An unlikely bond forms between Kevin and Ernest, with the ghost appreciating that someone seems to want to get to know him instead of running for their lives at the mere sight of him.  Kevin is not afraid of Ernest in the slightest and decides to shoot video footage of him on his phone, but his family soon discovers his secret new pal, throwing them all into hysterics (one of the film's few hilarious lines comes from Melanie, who pitifully and rightfully screams "We're not going to be like every stupid white family in every horror film...we're leaving!!!").  Kevin's brother thinks that they should upload the footage on YouTube, and with the encouragement of their father, they do and - wouldn't ya know it! - the ghost becomes a viral sensation and the family's channel starts raking in millions of views and making them money in the process.  As the family and Ernest become more and more popular and well known, friction starts to emerge in terms of Frank wanting to exploit the ghost for financial gain, whereas Kevin just wants to learn about his new buddy and piece together a larger picture of his tragic history.  Of course, elements of the CIA's paranormal department start to take a keen interest in Ernest, which leads to one of its agents, Leslie (Tig Notaro), using every ghost hunting piece of technology to trap Ernest, take him back to her base, and study him.  This prompts Kevin into action to secure Ernest's freedom and find out - once and for all - what really happened to him.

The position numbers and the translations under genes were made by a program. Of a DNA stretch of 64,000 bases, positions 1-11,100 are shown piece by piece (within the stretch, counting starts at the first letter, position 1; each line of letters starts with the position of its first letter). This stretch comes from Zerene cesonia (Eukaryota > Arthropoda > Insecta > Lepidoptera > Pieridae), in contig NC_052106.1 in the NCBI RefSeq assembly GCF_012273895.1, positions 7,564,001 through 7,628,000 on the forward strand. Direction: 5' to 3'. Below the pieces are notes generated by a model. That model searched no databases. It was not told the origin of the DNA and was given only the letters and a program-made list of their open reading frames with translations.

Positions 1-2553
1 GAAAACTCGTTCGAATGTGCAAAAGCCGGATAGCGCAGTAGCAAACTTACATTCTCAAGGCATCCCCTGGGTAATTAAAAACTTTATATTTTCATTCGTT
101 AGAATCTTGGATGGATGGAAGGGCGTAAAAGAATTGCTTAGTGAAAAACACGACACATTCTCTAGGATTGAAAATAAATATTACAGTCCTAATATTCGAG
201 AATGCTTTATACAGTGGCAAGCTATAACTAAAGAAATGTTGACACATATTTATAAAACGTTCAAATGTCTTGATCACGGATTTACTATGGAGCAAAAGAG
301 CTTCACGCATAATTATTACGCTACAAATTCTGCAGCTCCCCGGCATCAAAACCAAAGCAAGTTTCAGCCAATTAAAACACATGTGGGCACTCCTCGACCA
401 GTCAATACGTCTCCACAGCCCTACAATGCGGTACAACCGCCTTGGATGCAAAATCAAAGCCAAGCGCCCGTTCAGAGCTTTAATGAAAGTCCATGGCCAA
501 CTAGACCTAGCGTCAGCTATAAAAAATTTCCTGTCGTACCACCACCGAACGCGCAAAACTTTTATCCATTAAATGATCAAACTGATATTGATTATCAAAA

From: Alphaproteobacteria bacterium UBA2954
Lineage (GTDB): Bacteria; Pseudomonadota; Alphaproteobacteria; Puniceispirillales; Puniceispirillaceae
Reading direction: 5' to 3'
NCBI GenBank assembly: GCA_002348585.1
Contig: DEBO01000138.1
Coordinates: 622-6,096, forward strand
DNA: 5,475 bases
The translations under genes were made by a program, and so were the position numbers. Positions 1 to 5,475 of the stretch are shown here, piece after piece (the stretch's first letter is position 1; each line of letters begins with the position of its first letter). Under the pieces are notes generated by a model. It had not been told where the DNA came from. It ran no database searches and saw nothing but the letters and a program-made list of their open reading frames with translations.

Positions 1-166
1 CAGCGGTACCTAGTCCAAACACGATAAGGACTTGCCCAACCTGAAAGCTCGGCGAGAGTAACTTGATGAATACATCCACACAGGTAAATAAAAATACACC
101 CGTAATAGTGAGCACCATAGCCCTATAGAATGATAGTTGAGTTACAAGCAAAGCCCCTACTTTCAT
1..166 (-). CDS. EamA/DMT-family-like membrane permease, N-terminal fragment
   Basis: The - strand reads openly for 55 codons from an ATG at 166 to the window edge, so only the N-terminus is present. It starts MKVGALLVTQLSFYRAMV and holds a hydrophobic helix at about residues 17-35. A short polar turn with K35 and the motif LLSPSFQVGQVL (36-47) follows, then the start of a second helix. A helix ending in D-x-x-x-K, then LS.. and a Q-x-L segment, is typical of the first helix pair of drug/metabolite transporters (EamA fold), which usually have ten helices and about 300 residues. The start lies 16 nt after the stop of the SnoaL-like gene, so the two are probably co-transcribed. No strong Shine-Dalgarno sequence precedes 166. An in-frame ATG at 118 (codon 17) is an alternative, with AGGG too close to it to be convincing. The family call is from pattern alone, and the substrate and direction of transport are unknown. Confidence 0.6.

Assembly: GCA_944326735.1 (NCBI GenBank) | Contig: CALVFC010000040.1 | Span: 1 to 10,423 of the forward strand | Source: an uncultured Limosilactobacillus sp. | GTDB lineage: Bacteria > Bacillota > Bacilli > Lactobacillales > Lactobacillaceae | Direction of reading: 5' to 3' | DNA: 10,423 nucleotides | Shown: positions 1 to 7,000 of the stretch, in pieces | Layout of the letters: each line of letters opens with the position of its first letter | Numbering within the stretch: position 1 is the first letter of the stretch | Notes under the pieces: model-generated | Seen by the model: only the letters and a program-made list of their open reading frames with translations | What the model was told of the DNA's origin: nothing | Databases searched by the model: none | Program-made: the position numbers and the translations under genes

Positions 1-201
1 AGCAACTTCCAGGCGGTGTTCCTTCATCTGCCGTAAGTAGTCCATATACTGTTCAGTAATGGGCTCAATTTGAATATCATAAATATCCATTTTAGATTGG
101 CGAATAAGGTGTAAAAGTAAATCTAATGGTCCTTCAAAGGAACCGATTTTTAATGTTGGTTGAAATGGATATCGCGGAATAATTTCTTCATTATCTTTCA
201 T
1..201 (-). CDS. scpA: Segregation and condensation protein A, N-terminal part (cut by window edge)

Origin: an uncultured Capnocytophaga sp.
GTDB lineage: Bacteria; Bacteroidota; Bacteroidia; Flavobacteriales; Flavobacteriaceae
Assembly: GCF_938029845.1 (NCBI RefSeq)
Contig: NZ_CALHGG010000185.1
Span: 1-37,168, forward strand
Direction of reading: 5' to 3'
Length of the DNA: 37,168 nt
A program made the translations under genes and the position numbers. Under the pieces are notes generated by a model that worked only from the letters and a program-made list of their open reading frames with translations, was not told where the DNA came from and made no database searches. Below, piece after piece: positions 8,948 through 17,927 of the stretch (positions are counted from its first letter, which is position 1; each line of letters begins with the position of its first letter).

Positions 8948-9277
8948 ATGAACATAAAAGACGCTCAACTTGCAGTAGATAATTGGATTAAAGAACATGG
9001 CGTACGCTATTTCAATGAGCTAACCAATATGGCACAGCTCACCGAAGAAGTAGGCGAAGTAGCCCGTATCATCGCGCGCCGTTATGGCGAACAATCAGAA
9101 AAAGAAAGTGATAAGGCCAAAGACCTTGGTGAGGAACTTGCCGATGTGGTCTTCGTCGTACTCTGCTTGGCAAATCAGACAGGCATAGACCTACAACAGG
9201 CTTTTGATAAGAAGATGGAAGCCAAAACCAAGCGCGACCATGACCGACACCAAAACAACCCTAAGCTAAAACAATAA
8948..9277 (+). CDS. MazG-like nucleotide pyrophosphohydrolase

I liked how this film doesn't make Ernest a monstrous presence.  For the most part, he's a poltergeist that looks like a middle-aged man with a truly awful combover that's sporting a 70s era bowling shirt (so, yeah, he's not the most intimidating force, to be sure).  Harbour's casting here is key, seeing as he has this knack of playing characters (like on STRANGER THINGS) that can be both intimidating and goofy in equal measure, and Ernest represents a challenge for the performer because he has no dialogue of any kind throughout the story.  Ernest also has no conscious memories of what's has happened to him or his past life, which makes him a sympathetic character worthy of Kevin's sympathy and understanding.  Harbour is quite good at doing what he can with a wordless performance, having to communicate feelings mostly through facial and body language.  He's well paired with Winston, who's the other sympathetic character in the film and one of the few that wants to get to know Ernest first and foremost, while so many others - including Notaro's wily and obsessed agent - see him as a nightmarish threat.